But the Alliance also found fault with the proprietary nature of the Mifare technology. Pannenbaecker said the group's new specification would allow a range of vendors to offer NFC-capable SIM cards and phones.
"Our security standard that we are proposing now is the ideal security concept for NFC because it is offering advanced security, so chances of fraud and counterfeiting are limited," he said. "And it is a technology available at fair and reasonable terms."
The future of financial transactions?
Google plans to put an NFC-enabled smartphone on the market this month. At a Web 2.0 summit in San Francisco this past November, Google's chief executive Eric Schmidt said the next-generation devices "will be able to do commerce."
The head of Research in Motion, the company behind the BlackBerry smartphone, also expressed interest during the summit in incorporating NFC chips into the firm's product range - and soon.
2011 could be off to a strong start: Charles Walton, chief operating officer for Inside Secure, cited estimates of between 40 and 50 million payment-equipped phones hitting the market next year.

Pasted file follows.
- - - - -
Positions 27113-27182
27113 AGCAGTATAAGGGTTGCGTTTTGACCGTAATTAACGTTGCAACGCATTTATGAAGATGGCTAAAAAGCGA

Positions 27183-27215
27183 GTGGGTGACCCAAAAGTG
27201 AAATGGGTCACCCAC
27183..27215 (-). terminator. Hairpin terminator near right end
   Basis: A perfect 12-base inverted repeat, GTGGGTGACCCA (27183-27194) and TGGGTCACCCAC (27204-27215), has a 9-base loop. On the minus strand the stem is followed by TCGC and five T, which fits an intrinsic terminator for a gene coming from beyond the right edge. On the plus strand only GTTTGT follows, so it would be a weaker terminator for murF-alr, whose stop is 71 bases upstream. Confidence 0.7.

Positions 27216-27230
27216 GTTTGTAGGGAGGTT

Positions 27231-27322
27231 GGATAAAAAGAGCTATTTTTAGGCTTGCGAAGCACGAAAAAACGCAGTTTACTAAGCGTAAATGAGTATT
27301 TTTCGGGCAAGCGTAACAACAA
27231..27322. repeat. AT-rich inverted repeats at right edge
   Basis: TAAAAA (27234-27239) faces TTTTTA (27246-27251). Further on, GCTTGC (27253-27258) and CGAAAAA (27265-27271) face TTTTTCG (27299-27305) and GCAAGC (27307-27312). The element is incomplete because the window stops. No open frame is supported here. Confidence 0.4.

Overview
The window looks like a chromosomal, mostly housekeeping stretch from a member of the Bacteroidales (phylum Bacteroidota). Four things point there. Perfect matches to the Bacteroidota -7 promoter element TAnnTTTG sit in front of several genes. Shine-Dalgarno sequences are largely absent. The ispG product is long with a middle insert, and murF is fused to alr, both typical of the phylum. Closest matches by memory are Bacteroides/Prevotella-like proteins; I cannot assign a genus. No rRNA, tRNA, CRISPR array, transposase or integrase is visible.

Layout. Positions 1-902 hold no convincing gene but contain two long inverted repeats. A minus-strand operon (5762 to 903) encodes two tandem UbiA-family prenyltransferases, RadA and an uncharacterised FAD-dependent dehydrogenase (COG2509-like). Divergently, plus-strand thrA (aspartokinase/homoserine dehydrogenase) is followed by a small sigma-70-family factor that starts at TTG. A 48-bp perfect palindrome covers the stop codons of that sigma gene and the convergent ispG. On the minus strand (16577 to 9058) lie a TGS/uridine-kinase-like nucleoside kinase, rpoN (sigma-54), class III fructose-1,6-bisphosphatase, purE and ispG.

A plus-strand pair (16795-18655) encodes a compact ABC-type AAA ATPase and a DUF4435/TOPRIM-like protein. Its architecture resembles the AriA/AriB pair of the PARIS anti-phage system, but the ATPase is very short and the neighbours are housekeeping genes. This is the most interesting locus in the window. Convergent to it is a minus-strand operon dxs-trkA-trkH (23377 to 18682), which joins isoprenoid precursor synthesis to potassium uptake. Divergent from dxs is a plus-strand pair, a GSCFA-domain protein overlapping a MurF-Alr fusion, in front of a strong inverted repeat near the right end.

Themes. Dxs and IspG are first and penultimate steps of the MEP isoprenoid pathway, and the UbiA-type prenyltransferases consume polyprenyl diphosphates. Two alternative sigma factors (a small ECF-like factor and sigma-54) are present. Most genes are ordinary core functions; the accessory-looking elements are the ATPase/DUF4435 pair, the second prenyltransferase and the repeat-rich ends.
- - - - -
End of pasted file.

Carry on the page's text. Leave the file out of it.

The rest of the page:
"Now that the industry is moving to NFC phones and guys like Google and Apple and others are getting on board with NFC, they are looking for some global standards," he told news agency AFP.
Hong Kong and Japan already have smart card transit payment systems in place
Winning over consumers
Still, some analysts suggest taking a step back - and looking beyond the buzz surrounding the "tap and pay" phenomenon when it comes to mobile phones.
"It's a move in the right direction," said Christophe Uzureau, research director of banking and investment services at Gartner Research, "but we tend to forget the big picture."
Uzureau told Deutsche Welle that mobile providers are keen to seize upon the potential of NFC-enabled phones - but the industry is creating "a lot of hype."
Consumers in Hong Kong, with its "Octopus card," and Japan, which has "Suica," are accustomed to using prepaid, contactless means for transit. But replacing cards with phones is easier said than done.
"This only works if all consumers have NFC-enabled phones, and if they are confident in using them," Uzureau said. "And right now, most consumers are not."
That means mobile operators must convince their customers to increase their usage of NFC-enabled phones - and to do so, they must show them that the chips allow for better financial access and control.
But companies might have trouble persuading customers to change their habits. Despite what Uzureau called a "perfect supply-side arrangement," in Japan, cash-centric consumers there have been slow to latch on.
"On the demand side, most customers don't see the point of NFC-enabled mobile phones," he said, adding that having a bit more speed at the point of sale still doesn't outweigh the benefits of secure cash transactions.
"It's not going to replace the wallet," Uzureau said.
Author: Amanda Price (AFP)
Editor: Cyrus Farivar